This iZombie review contains spoilers.
iZombie Season 4, Episode 2
iZombie has launched into a true dystopia in its fourth season and, for the most part, its made for a smooth transition. However, if the second episode of the season has proven anything it’s that, while iZombie has perfected its serialized elements to become one of the most topical shows on TV, the brain-of-the-week format continues to suffer from an inconsistency of rules when it comes to its brains.
This has been an issue I’ve had with iZombie since the pilot: while it’s thoroughly entertaining to see the talented Rose McIver take on a different persona every week, the differing degrees to which the brain of the week takes over Liv’s personality is not only jarring, but keeps us from truly getting to know Liv. In episodes like this one, which saw Liv completely subsumed by the brain of a racist, rich snob of an older woman, Liv is the negative space around which all of the other characters and plot elements gravitate. We temporarily lose her to the brain, which turns her into a horrible person.
If you stop to think about what this must be like to Liv, who more or less loses complete control when a brain affects her life this, its horrifying. However, the show doesn’t address it as such. Liv’s friends constantly play it off as a joke, making a show of being affectionately irritated by Liv’s latest brain. Even Major, whom Liv is sleeping with, thinks its funny. I’m not even sure Liv could consent to sex given the seemingly all-powerful effect of this brain, but rather than address any of these issues, Liv-On-Dowager-Brain learns some new sex tricks from the brain is played as a joke.
At this point, you might make the argument that Liv is still herself, even when she’s on a brain, but that doesn’t seem to always be the case. As we learned when Liv ate Katty Kupps’ brain last season and slept with Chase Graves, a brain can make Liv do something she normally wouldn’t. This is further backed up by “Blue Bloody,” which sees Dowager Liv stoically refuse to sneak a sick boy out of the city… until the brain starts to wear off. I’d like to know what Liv’s perspective on all of this is. How does she feel about so losing control when she is on brains? How does that trauma affect her? It’s well past time iZombie started asking some of these questions.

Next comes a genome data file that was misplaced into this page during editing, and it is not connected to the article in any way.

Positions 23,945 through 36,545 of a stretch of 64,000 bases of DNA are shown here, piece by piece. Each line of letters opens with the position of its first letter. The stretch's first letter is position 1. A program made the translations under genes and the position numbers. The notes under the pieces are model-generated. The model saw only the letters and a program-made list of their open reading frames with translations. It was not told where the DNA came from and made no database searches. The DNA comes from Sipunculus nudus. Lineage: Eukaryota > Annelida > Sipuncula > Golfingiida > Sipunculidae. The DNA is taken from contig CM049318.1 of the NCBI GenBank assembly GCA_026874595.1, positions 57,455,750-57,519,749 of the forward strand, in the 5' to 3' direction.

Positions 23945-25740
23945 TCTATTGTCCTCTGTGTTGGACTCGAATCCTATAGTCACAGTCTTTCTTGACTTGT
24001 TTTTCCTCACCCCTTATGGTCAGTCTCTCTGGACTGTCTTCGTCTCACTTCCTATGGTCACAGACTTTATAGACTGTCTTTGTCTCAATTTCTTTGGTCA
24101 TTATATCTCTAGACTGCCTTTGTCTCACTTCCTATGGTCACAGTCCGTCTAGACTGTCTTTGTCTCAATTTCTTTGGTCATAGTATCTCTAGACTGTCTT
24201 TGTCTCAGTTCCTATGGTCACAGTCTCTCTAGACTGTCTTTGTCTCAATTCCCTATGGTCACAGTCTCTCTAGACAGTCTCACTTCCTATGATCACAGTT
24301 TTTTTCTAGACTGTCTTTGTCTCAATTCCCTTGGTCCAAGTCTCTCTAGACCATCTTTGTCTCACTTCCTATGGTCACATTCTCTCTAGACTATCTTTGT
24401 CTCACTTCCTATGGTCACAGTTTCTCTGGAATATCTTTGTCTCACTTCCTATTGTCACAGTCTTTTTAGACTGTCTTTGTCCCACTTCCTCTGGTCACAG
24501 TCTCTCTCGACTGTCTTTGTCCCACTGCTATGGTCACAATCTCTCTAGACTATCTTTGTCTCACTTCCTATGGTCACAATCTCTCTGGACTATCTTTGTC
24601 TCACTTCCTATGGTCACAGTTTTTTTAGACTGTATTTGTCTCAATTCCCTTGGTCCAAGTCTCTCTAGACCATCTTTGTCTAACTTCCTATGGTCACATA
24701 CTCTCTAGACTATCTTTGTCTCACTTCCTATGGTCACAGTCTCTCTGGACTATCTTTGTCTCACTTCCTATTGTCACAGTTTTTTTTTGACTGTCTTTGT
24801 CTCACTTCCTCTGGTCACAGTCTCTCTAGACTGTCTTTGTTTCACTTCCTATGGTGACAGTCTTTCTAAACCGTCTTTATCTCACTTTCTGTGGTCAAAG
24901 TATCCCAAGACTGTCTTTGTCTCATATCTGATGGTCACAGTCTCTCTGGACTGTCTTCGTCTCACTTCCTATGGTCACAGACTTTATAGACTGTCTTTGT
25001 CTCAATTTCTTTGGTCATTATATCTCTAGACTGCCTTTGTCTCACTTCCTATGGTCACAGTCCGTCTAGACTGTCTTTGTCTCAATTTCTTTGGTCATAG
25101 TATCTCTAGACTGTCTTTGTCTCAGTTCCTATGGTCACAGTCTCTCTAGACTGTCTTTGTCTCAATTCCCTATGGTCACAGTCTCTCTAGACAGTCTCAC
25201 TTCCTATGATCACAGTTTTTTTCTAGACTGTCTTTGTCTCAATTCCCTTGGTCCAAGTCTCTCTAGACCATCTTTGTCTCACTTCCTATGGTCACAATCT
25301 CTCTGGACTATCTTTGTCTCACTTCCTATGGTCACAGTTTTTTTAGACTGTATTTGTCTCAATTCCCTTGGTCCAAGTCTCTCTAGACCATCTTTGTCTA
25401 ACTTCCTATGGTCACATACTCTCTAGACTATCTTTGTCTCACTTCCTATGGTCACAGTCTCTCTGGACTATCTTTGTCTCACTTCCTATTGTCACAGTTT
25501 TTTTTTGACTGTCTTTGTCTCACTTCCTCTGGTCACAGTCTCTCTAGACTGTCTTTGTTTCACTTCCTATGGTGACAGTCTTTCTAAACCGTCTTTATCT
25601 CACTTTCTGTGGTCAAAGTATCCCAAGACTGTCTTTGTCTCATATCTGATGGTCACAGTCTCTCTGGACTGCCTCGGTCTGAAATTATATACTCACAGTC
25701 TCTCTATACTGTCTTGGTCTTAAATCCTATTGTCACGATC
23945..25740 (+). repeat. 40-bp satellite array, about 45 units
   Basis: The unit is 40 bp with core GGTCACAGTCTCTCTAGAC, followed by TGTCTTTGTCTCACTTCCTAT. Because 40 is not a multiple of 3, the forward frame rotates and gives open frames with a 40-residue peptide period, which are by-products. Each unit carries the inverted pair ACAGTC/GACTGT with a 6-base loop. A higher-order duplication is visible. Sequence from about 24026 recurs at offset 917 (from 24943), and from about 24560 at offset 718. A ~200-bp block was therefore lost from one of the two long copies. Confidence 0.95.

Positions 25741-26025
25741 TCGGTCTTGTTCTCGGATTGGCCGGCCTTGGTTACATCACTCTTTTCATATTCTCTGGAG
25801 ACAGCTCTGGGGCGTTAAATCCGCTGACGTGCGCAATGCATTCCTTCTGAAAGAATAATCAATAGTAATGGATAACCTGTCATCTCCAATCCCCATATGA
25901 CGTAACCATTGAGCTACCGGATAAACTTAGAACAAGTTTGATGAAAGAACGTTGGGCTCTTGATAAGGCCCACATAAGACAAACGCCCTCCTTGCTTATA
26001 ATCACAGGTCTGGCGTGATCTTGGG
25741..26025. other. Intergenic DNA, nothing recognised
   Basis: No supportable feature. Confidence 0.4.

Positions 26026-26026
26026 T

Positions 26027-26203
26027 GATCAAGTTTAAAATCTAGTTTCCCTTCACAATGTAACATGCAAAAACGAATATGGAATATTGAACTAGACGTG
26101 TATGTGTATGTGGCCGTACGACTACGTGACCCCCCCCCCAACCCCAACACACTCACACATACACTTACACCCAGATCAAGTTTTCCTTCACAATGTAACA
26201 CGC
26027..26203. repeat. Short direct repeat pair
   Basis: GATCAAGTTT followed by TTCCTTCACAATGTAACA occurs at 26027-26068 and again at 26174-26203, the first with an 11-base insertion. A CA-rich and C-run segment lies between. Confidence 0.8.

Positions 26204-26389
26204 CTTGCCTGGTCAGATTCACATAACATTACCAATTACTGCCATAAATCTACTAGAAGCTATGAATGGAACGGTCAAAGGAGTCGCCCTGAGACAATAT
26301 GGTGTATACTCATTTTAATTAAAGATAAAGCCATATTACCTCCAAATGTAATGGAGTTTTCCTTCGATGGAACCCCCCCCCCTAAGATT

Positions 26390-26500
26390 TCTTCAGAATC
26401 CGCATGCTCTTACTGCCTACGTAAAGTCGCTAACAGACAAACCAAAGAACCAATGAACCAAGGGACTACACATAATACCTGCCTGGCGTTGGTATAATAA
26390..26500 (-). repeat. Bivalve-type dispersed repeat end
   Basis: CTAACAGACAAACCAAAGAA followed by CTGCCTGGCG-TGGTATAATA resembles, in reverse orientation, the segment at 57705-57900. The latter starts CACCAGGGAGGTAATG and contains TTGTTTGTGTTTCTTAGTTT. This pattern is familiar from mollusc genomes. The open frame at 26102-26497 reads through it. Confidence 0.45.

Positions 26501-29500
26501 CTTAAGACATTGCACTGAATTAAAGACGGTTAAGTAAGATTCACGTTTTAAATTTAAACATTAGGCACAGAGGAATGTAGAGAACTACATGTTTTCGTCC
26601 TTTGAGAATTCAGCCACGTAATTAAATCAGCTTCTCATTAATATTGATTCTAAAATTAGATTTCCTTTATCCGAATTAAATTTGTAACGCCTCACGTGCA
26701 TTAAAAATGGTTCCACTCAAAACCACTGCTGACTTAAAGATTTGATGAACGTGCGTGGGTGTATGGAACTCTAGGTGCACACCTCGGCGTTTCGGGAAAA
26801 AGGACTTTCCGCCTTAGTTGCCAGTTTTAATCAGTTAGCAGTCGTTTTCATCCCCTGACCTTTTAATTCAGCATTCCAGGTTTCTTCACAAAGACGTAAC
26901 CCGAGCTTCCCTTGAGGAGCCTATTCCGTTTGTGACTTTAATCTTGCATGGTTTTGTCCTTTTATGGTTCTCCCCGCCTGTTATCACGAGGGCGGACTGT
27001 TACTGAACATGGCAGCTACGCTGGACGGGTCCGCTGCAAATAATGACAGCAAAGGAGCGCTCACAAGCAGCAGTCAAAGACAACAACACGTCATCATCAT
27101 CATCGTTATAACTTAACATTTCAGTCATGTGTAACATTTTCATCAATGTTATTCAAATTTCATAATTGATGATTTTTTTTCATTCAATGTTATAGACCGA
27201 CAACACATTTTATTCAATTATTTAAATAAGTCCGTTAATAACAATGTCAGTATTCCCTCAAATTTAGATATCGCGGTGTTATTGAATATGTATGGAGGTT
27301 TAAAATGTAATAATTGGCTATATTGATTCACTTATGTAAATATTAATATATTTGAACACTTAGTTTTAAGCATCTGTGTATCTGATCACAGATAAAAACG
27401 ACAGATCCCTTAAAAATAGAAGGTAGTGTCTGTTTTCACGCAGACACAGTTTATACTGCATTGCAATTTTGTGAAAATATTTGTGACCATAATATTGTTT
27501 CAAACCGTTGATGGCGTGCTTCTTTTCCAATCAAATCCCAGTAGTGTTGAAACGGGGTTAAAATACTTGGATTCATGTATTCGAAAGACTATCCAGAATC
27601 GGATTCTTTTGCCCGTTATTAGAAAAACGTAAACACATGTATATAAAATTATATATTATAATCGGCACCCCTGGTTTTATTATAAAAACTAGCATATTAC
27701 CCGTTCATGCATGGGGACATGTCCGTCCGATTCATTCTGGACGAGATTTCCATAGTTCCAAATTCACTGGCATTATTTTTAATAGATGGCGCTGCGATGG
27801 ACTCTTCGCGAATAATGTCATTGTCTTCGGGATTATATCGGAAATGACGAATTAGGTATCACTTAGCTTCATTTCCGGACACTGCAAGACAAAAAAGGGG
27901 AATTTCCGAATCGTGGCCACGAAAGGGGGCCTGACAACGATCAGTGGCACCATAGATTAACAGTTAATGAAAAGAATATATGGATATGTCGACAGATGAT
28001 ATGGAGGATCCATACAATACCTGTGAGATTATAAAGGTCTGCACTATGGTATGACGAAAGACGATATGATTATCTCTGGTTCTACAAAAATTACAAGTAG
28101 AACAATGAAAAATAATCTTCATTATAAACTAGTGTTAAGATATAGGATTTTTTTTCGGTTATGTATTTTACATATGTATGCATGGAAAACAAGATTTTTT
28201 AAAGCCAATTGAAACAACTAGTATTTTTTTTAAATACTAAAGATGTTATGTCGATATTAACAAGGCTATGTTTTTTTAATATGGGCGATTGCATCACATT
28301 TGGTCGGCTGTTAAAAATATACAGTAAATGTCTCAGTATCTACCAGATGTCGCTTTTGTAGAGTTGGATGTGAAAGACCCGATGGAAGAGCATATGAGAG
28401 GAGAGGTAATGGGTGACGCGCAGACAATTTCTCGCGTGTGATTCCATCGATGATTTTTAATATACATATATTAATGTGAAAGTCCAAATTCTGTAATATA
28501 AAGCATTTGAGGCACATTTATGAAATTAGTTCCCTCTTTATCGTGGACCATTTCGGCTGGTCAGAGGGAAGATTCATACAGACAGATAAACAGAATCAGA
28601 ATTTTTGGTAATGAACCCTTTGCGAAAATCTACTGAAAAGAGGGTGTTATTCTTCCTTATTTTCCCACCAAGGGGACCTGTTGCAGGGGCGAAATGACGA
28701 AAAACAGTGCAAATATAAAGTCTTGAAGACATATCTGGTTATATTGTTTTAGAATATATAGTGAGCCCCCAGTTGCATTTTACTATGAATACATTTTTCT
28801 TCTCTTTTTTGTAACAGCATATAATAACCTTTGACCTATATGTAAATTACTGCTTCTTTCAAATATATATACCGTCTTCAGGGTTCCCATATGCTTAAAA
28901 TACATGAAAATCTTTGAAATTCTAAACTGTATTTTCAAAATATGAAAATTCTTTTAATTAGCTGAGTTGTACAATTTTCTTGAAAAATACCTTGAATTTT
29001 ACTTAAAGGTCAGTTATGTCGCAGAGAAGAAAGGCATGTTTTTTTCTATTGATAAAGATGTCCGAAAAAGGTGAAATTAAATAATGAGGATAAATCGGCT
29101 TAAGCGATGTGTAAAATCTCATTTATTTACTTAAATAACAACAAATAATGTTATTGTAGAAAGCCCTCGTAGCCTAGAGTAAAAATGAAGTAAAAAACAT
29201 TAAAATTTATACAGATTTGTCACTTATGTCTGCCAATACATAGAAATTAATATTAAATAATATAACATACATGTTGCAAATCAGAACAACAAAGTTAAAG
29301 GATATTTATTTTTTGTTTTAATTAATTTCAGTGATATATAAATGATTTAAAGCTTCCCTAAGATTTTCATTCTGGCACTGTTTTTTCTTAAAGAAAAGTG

It says a lot about how well this show works in other ways that the narrative issues surrounding Liv’s character and her brain personalities don’t ruin this show. It helps that Liv and the murders of the week are often the most comedic parts of the episode. It further helps that iZombie has started to explore some seriously topical issues in some wonderful genre ways. In “Blue Bloody,” Major and his Fillmore Graves comrades are a stand-in for the real-world police (even if Major claims them to be a “peacekeeper”). When one of Major’s zombie youth roughs up a human, even going so far as to scratch them, you have sympathy for her—she should not be out on those streets with this authority—but you also have sympathy for the victim and his friend who is filming the whole thing. New Seattle deserves to see this, even if Major doesn’t want them to.
The best part of the entire episode comes when Major is forced to choose between his friends and his duty when his Fillmore Graves patrol catches Liv and Ravi trying to sneak a sick kid out of the city. Major chooses his friends—this time—but he resents that they made him choose at all. Later, when he confronts Liv about it (in another affecting scene), Liv wonders what happened to the Major who would do anything to help a sick kid. We know Major well enough to see it from his perspective—he is trying to help kids, his zombie youth—but Liv is right. This world they live in is unjust, and Major has become an implicit part of the system. If anyone can pull him away from that, it’s going to be someone who knows him as well as Liv does.
That’s probably not going to happen anytime soon, however. Major ends their friends with benefits thing, too upset about the way Liv apparently sees him to continue. It’s the second romantic relationship that seems to be crashing and burning in this episode. The other is the ongoing romance between Clive and Bozzio. They continue to see each other, they continue to love each other, but are unable to have sex because of Dale’s zombie status and Clive’s human status. Clive is desperate enough that he goes to Ravi for advice, and starts taking SSRIs to curb his libido. When Dale finds out, she vows to find another solution, but Clive is a realist; he sees the writing on the wall.
Meanwhile, Angus is quickly gathering followers as a zombie religious leader. It helps that he’s giving out brains like candy in a parade, easily luring in the most vulnerable zombie populations in the city. In one memorable moment, we see Angus stop the vehicle he’s preaching from to talk to a zombie girl who looks like a young Liv. He gives her something to believe in, and it’s easy to see why she and others like her would follow him. At this point, it’s unclear what Angus’ endgame is. He seems to genuinely believe what he’s preaching, which perhaps makes him that much more dangerous. The Angus moments in this episode were somewhat out-of-sync with the tone of the rest of the episode, but iZombie tends to know what it’s doing when it comes to these slow burn plots.
Filling in the New Seattle world in another direction, we meet Renegade, the woman who seems to organize the coyotes that smuggle desperate people in and out of the city. She is a determined, compassionate figure, one who claims she has met Liv and Ravi before. She’s a person to keep an eye on, and a fascinating addition to this new world order. As the season progresses and Liv and her friends are forced to make more choices about where their loyalties lie, I have a feeling Renegade will come to play a bigger role.